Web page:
O Devayani, you thought they would never die.
You bought a bag of tomatoes in October,
and ate most of them
half ripe, as they always are,
from the grocery store.
But — having momentarily lost
the taste for tomatoes —
you set two aside to ripen.
Week after week they remained
on top of the refrigerator,
not quite ripe,
yellowish-red, their skins firm,
their flesh smooth.
They didn’t ripen and they didn’t rot.
Months went by,
they remained the same as the day
you put them atop the refrigerator.
You laughed with your friends about them,
you speculated on the horrors
of genetically altered foodstuffs.
You thought of the half dozen you had eaten.
Would they stay in your stomach
month after month,
unchanged, forever, like the two tomatoes
on top of the fridge?
You read an article that said irradiating
keeps them in a state of not quite ripe.
It didn’t say forever, but…
Irradiated food. One month,
five months —
possibly in the sixth month,
first one and then the other tomato
began to rot.
They soon began to smell abominably.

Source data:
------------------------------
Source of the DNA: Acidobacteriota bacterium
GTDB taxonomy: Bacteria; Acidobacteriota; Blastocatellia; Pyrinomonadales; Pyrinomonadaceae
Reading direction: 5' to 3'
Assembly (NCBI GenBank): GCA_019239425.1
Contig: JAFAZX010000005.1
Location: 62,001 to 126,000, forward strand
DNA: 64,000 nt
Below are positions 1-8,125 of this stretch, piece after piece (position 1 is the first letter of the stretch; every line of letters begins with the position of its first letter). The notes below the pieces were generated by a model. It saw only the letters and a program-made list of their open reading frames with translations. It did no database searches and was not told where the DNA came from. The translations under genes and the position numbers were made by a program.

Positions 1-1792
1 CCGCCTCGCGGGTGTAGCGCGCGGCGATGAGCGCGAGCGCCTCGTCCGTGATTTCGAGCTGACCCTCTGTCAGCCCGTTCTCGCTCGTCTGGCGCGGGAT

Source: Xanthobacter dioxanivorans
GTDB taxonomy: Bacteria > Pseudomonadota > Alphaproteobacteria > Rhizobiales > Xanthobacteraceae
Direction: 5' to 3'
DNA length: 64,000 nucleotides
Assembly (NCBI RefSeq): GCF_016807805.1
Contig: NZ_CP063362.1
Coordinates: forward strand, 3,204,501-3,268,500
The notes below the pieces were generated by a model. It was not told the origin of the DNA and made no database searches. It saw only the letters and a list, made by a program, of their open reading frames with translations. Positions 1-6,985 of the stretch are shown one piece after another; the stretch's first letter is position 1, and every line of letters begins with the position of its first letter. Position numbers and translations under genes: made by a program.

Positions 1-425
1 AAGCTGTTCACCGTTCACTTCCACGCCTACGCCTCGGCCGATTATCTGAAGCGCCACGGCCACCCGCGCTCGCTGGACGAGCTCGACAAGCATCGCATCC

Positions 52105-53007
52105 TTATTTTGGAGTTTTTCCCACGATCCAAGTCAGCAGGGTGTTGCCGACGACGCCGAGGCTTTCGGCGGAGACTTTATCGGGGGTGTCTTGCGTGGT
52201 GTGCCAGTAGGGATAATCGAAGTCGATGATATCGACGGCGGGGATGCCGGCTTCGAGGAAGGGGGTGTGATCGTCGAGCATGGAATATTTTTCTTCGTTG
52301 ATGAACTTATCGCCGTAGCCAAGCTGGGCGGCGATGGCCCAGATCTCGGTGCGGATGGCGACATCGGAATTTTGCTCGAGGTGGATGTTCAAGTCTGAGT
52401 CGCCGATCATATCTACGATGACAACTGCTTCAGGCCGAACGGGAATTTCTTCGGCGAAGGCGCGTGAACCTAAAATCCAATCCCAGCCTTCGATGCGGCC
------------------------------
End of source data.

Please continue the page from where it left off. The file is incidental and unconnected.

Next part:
Is this food?
two immortal tomatoes.
do you wonder
that you fear the sustenance
of this society:
fear, anxiety, permanence, insurance,
the desire to forego change
a wise woman would fear to eat
anything at all.
Two Tomatoes, by Jan Haag
FlavrSavr tomatoes, thanks to Monsanto and friends. StarLink corn too. But their best shot was the Terminator.
Corporate multinationals like Monsanto could change the way farmers around the world have operated for millennia. Bent on controlling the food chain, their “technology protection system” rendered seeds sterile. It would protect their intellectual property – mostly herbicide tolerance and insect resistance. Farmers would be forced to buy their seed at every planting.
So much for the myth that commercial biotechnology’s aim is to Solve World Hunger.